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Jewish millennials, even those growing up within establishment communities, have flocked to alternative and nontraditional experiences in increasing numbers, seeking connection that is not quite being fulfilled by traditional synagogue programming. Their bond with Judaism may not be in question – but the way that connection manifests itself is up for debate.
Evan Miller believes one way synagogues can reach their millennial populations is through promoting profound connection and community using the teachings of Jewish mysticism.
When Evan lost his father at the age of 17, he sought comfort and self-improvement in a number of different ways. Though such a loss could’ve been a devastating setback, for Evan it set off a period of self-reflection and personal growth.
From Zen meetings on Long Island to visiting Tzfat in Israel, from a rabbi’s book recommendations to services at Romemu on the Upper West Side, Evan has put in the effort and elbow grease toward achieving his own personal Jewish mindfulness. As he puts it, he is currently “seeing [life] unfold in new and amazing ways.”
This journey of spiritual seeking and striving for community led Evan to become a counselor at URJ Eisner Camp, a leader in his college fraternity, and a ropes course trainer for team-building programs. He also drew comfort and community from his home congregation of Temple Rodeph Sholom in New York City. It’s no coincidence, then, that he joined a cadre of religious school alumni and Jewish professionals to collaborate on the creation of the Jewish millennial organization Tribe, which seeks to create a tightly bonded Jewish community outside of a normal institutional context.
This year, Evan joined the URJ’s JewV’Nation Fellowship to create a class he calls Exploring Jewish Mysticism.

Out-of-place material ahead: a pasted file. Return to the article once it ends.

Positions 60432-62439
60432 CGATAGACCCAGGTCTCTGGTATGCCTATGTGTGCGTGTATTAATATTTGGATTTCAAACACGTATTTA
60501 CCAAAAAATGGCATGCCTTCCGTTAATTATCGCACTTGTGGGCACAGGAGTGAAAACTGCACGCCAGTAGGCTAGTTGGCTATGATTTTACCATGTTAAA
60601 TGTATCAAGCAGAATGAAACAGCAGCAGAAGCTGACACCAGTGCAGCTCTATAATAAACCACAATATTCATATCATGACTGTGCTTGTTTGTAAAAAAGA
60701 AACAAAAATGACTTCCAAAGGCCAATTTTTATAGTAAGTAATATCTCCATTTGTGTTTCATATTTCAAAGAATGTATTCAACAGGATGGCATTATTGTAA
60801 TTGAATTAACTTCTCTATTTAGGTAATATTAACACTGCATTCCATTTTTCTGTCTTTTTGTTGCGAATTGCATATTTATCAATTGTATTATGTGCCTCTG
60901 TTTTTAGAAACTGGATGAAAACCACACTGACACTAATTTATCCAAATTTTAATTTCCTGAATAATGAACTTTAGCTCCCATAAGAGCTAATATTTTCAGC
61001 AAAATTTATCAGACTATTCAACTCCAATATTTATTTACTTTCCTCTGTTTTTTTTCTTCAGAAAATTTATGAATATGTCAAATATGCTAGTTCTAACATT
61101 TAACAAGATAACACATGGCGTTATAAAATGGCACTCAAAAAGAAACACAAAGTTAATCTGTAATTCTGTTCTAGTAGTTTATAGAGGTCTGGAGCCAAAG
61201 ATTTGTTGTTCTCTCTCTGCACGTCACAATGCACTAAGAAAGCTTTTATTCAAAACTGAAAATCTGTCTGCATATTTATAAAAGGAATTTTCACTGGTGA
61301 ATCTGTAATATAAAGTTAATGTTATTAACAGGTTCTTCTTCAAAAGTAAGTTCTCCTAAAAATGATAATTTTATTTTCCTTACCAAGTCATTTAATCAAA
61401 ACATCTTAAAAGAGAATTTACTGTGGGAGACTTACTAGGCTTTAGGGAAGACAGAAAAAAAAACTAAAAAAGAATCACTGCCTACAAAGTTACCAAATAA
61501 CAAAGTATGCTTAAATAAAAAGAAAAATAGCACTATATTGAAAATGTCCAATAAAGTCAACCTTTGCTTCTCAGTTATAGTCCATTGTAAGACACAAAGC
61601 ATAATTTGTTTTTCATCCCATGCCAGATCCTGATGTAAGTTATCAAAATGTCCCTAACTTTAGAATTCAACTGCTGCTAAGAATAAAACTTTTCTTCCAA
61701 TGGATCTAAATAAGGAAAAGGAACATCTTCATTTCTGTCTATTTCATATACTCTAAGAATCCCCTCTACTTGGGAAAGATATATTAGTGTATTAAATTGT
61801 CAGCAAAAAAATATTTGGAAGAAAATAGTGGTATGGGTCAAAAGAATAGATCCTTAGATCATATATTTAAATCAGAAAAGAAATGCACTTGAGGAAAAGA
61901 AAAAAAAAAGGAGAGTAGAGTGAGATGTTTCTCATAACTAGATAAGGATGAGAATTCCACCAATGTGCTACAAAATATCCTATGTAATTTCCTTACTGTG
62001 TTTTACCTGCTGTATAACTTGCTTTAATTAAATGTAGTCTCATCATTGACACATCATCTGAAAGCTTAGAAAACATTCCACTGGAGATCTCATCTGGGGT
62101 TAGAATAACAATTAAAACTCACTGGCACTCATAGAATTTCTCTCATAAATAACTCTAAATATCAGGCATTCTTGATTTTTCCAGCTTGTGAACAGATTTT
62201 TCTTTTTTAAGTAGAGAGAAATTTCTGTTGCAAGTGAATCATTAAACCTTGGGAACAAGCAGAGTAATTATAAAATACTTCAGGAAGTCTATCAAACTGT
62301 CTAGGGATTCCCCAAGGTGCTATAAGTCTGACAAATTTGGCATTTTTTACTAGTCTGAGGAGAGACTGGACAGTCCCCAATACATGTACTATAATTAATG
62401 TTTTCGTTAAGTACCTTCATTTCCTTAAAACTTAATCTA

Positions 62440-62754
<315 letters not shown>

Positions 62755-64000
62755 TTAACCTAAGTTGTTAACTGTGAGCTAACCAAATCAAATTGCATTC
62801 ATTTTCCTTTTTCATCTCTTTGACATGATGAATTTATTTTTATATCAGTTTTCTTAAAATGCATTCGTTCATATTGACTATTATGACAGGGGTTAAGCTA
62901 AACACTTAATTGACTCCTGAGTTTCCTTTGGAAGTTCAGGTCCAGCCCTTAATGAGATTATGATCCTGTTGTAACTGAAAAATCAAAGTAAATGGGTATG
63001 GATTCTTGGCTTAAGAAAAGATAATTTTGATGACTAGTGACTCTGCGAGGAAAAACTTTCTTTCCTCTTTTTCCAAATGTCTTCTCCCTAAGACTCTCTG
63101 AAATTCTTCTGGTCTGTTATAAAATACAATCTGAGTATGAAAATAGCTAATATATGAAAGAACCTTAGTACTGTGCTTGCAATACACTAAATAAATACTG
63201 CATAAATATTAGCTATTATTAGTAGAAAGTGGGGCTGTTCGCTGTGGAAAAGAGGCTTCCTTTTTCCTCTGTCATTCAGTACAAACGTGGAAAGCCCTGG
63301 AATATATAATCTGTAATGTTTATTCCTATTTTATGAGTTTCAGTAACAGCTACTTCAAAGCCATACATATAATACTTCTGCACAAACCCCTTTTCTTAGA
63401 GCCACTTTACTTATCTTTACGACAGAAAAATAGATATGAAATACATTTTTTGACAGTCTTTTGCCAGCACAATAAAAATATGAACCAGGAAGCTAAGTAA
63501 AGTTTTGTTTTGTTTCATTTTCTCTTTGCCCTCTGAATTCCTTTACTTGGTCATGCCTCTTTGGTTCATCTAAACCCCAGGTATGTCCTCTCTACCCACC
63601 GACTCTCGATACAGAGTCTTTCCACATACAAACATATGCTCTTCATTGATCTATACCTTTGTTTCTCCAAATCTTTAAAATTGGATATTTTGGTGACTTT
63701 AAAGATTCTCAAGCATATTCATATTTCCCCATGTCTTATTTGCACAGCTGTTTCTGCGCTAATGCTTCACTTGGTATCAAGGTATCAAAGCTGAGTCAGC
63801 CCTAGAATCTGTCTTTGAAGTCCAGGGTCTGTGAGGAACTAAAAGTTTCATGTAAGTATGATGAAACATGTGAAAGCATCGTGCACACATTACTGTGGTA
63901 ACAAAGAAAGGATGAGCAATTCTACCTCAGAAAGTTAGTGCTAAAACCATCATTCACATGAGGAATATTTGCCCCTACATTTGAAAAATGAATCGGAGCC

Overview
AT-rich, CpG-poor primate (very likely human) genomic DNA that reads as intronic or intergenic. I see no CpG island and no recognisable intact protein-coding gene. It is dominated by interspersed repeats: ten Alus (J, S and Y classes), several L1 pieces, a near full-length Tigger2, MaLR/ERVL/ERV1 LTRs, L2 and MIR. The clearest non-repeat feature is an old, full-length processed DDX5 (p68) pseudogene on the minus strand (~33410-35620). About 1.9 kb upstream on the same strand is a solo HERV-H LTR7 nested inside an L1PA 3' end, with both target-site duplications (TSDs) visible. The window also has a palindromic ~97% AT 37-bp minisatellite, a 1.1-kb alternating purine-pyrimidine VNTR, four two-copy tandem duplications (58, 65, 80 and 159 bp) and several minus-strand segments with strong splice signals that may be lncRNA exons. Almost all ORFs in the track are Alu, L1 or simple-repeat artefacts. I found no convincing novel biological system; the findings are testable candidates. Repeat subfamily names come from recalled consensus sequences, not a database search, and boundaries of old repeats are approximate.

The class, once fully developed, will discuss “foundational aspects of Jewish mysticism, particularly Kabbalah.” Composed of Torah study and other Jewish texts, music, and guided meditation, Evan says his hope is that the 10-session curriculum “empowers those who may have felt disconnected or alienated from Judaism.” He believes that, in time, the class will be replicable in other communities as a means of engaging Jewish millennials who struggle to find connection to their local brick-and-mortar establishments. In his own words, Evan thinks mystical teachings can reinforce a “style of Jewish expression that millennials can engage with comfortably.”
Evan has gotten much out of the Jew V’Nation Fellowship thus far, including networking and prototyping skills, as well as honing his ability to pinpoint a target audience. He continues to work both on the curriculum of the course and how to properly scale and grow the class over time. Not surprisingly, Evan’s goals align with that growth model: of success first in New York City, and then spreading across North America.
As a staffer on a number of Birthright Israel trips, Evan is keenly aware of how important the feeling of belonging is when it comes to “young Jews who have not had much Jewish upbringing.” Though creation of his class Exploring Jewish Mysticism, he’s doing his part to help promote that sense of connection, in a creative way, as part of his own journey.
This profile is part of an ongoing series highlighting projects from the inaugural cohort of the URJ’s JewV’Nation Fellowship. For more information about Evan’s project and the JewV’Nation Fellowship, visit urj.org/jewvnation-fellowship.